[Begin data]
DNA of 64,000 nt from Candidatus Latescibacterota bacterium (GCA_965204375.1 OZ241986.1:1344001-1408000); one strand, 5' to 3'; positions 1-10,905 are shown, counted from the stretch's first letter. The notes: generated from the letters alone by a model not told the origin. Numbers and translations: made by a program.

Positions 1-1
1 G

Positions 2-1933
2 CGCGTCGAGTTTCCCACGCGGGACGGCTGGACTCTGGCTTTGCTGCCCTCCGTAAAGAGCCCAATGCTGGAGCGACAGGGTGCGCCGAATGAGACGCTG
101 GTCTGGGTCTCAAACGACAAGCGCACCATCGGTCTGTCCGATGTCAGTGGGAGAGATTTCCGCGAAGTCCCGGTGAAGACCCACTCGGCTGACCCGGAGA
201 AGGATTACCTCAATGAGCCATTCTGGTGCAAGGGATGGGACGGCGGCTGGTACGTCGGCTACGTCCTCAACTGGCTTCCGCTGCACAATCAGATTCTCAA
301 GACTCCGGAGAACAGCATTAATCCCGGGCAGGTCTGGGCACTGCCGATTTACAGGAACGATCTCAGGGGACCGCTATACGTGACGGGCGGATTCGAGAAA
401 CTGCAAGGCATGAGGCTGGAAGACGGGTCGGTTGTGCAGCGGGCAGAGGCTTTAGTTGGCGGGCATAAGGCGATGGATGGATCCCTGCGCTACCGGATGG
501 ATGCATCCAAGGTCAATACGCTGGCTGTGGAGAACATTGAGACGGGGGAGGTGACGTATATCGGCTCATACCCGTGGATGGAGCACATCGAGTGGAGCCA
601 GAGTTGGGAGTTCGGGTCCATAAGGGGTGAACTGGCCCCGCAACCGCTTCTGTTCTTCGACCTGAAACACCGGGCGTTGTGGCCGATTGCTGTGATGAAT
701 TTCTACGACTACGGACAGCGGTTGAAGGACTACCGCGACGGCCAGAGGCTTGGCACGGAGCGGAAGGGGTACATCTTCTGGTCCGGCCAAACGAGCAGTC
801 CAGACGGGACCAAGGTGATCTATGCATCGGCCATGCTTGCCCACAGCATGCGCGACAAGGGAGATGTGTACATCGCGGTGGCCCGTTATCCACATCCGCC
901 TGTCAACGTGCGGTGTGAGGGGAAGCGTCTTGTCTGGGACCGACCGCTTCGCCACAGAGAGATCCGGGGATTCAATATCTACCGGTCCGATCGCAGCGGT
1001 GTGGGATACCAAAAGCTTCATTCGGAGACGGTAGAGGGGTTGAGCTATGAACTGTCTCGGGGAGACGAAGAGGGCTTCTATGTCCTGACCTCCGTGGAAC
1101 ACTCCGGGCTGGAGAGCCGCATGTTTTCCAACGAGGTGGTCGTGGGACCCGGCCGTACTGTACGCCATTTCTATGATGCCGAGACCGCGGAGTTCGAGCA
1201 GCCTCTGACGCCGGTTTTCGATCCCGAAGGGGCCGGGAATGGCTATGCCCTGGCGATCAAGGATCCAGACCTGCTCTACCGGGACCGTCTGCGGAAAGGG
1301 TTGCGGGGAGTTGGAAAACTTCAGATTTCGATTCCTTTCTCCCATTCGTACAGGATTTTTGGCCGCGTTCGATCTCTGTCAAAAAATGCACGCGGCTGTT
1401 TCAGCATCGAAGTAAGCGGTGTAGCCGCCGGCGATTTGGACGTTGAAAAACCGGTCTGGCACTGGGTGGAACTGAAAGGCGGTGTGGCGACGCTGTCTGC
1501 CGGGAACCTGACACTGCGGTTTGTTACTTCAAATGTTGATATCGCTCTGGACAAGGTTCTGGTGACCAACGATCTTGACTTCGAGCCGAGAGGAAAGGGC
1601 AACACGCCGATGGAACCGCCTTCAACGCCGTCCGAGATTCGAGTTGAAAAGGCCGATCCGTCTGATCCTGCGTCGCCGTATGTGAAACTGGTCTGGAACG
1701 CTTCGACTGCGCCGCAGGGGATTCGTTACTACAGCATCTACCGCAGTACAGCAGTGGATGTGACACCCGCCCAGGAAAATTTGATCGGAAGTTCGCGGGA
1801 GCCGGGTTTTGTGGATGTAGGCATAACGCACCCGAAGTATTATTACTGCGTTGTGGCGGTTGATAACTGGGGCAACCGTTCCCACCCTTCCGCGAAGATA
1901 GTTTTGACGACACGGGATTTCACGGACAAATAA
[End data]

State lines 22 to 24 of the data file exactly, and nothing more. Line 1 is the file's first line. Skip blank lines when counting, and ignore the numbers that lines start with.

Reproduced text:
1701 CTTCGACTGCGCCGCAGGGGATTCGTTACTACAGCATCTACCGCAGTACAGCAGTGGATGTGACACCCGCCCAGGAAAATTTGATCGGAAGTTCGCGGGA
1801 GCCGGGTTTTGTGGATGTAGGCATAACGCACCCGAAGTATTATTACTGCGTTGTGGCGGTTGATAACTGGGGCAACCGTTCCCACCCTTCCGCGAAGATA
1901 GTTTTGACGACACGGGATTTCACGGACAAATAA